Kubernetes – a New Way to Bridge Cloud Infrastructures

As more businesses begin using Cloud computing, the concern over “lock-in” is increasing. For example, if a business chooses to use Amazon Web Services (AWS), the chance is that it will stay with Amazon Cloud for a while, since moving to another Cloud is expensive. If your company is using Office 365, the chance is that you are locked in with the Windows Azure. Your company’s emails and documents are stored in the Microsoft Cloud. This is how Microsoft obtains additional enterprise market with its integrated solution.

A friend told me that if he moved his product from AWS to Azure, it would cost him over $200,000. I replied, “Maybe you should have looked into RightScale, but then you would end up with a dependency on RightScale”.  There are tools like RightScale addressing the lock-in issues, and ultimately you will be locked in with a specific technology or vendor with these tools.

Last week, I attended a Cloud Talk Meetup session. Aja Hammerly, a developer advocate from Google Cloud platform was elaborating on the power of Kubernetes. AppOrbit, a Silicon Valley based start-up, demonstrated their platform that used Kubernetes.  Kubernetes is an open source container orchestration tool. It builds an abstract layer that can be used on top of different Cloud infrastructures. This presents a promising approach to solving the lock-in concerns.

The Kubernetes project was started by Google in 2014 and is now maturing. It is a platform for automating deployment, scaling, and operations of application containers across clusters of hosts. According to Google, Kubernetes provides the following benefits:

  • Microservices: Having a cluster manager enables the management and scalability of smaller parts of an application.
  • Self healing: Auto-placement, auto start, auto-replication and auto-scaling can be performed in the face of failures.
  • Low friction horizontal scaling: Adding more capacity can be achieved easily.
  • High utilization and efficiency rates: Google was able to dramatically increase resource utilization and efficiency after moving to containers. Developers are able to focus more on the service they are building instead of on the underlying infrastructure.
  • Portable: It can be used on top of public, private, hybrid, and multi-cloud.

It seems to me that Kubernetes has the true potential to make Cloud infrastructure interoperable. The key is to design an agnostic data base so that portability can be achieved for various Cloud infrastructures. I invite your comments about this type of database design. What are your experiences with Kubernetes?

[This was originally posted on Linkedin on 6-5-2016]

Competitive Dynamics between Azure and AWS in the Battle for the Enterprise Cloud

When enterprises are figuring out their Big Data offering, they pay attention to the competitive dynamics in the Cloud space. AWS has been ahead of the game in the Cloud space because it was the first to offer IaaS in 2006. Over the years, it continues to enhance product features and functionalities based on market demand and became the first choice of many enterprises for Cloud services.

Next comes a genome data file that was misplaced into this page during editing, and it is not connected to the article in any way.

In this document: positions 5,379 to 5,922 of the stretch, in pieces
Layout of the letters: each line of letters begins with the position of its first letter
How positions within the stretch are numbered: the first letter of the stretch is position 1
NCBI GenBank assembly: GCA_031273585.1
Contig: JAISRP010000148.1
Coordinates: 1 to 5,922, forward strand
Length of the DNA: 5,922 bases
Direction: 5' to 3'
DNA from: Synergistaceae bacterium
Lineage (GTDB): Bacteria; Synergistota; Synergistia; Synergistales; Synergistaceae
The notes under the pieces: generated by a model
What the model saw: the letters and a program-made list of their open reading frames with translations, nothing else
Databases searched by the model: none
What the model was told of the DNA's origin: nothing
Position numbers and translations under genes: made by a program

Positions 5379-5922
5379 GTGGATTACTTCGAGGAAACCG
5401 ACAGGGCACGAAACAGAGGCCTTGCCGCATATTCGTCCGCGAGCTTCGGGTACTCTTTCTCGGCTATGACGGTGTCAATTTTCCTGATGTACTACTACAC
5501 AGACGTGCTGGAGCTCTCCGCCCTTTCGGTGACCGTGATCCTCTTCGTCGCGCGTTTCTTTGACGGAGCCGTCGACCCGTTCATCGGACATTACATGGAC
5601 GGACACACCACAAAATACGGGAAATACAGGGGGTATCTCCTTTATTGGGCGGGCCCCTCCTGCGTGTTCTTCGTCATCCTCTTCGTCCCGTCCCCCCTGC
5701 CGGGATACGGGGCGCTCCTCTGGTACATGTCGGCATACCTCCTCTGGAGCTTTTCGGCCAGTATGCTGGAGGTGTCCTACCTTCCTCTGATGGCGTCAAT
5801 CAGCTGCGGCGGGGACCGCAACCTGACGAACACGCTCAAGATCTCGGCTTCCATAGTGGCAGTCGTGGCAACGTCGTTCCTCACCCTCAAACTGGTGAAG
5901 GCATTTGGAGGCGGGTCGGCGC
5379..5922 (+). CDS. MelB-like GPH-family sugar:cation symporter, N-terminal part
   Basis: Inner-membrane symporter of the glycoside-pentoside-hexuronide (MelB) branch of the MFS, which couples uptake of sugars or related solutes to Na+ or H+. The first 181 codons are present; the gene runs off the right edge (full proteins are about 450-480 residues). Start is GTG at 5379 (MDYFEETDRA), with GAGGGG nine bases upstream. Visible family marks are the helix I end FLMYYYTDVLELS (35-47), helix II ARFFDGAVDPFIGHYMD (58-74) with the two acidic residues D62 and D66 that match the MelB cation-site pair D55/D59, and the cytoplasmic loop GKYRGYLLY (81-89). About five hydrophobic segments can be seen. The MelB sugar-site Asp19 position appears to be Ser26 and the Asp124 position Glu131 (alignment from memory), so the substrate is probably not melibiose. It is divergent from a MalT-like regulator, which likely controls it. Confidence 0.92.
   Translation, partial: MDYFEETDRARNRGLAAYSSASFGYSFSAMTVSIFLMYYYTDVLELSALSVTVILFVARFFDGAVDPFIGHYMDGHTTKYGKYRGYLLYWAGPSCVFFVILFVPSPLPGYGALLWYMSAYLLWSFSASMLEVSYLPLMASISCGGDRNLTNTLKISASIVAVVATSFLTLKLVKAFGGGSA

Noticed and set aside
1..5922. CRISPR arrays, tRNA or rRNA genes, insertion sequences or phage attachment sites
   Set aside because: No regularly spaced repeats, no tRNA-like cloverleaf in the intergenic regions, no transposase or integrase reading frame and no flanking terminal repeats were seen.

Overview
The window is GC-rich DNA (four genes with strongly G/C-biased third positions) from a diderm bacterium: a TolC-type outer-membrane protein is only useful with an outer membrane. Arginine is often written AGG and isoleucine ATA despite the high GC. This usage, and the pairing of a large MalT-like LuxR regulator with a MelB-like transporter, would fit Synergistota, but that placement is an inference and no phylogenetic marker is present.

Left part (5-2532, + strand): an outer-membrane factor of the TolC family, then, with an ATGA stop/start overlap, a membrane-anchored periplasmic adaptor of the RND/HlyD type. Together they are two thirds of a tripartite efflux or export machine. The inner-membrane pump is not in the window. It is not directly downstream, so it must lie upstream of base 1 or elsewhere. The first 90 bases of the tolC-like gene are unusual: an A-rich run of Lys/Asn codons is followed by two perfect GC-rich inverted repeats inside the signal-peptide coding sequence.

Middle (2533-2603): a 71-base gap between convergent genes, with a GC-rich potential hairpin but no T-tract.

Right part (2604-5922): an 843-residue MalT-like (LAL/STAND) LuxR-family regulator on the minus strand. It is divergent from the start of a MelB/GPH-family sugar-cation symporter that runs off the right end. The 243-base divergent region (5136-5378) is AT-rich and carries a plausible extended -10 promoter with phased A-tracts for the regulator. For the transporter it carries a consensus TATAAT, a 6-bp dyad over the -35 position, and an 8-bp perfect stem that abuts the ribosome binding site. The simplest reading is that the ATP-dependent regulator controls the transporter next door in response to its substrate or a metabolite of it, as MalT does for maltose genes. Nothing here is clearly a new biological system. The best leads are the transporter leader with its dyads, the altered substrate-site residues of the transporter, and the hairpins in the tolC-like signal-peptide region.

Microsoft released Azure PaaS in 2008 and implemented some strategies in order to catch up with AWS.

  1. Released Office 365 to utilize Azure in 2011.
  2. Extended Cloud Service to IaaS in 2012.
  3. Blended SharePoint into Office 365 in 2013 to sell a highly integrated information workplace environment [1].
  4. Aligned the development model with Cloud constructs for app developers [2].

All of these moves strengthened Azure’s position in the enterprise market; especially for the ones that are using the Microsoft Office suite.

Azure and AWS both have a fair chance to win the enterprise market. It is really not an apple to apple comparison. There are five competitive advantages that they may consider to offer:

  1. Understanding the customers’ needs and addressing them with use cases and testimonies. In another words, business development is just as important as the technology differentiation in the pursuit of business.
  2. Having a strong Hybrid Cloud solution to support enterprises in order to integrate Cloud with their existing infrastructures.
  3. Providing an integration solution with mobility [3].
  4. Building a stronger ecosystem in order to promote enterprise Cloud adoption.
  5. Providing interoperability in order to allow the existence of competitors.

While AWS and Azure are competing, the price of Cloud services will be kept low, offers will be enhanced and the ecosystem will continue to grow. Enterprises will benefit from the competitive dynamics and might end up adopting both vendors’ products for different business needs. At the same time, Google’s investment in network capability will put itself into the enterprise competitive landscape [4]. And IBM is stepping up through aggressive targeted acquisitions [5]. Enterprises will not short of choices in pursue of Cloud vendors for their Big Data solutions.

[1] Rob Koplowitz, John R. Rymer, Cheryl McKinnon (2014, 1/24), Microsoft Aims SharePoint to the Cloud, Forrester, http://bit.ly/1iPlgRU

[2] John R. Rymer and James Staten (2013, 6/14), The Forrester Wave™: Enterprise Public

Cloud Platforms, Q2 2013, Forrester, http://bit.ly/1nwqcLB

[3] CloudTimes, Mobile Cloud, http://cloudtimes.org/mobile-cloud/

[4] Matt Asay (2014, 2/7) Google Secret Weapon Against Amazon, Read Write, http://bit.ly/1d9FuVo

[5] Klint Finley (2014, 2,24) IBM’s Latest Cloud Acquisition Aims Directly at Amazon, http://wrd.cm/1cJ9lne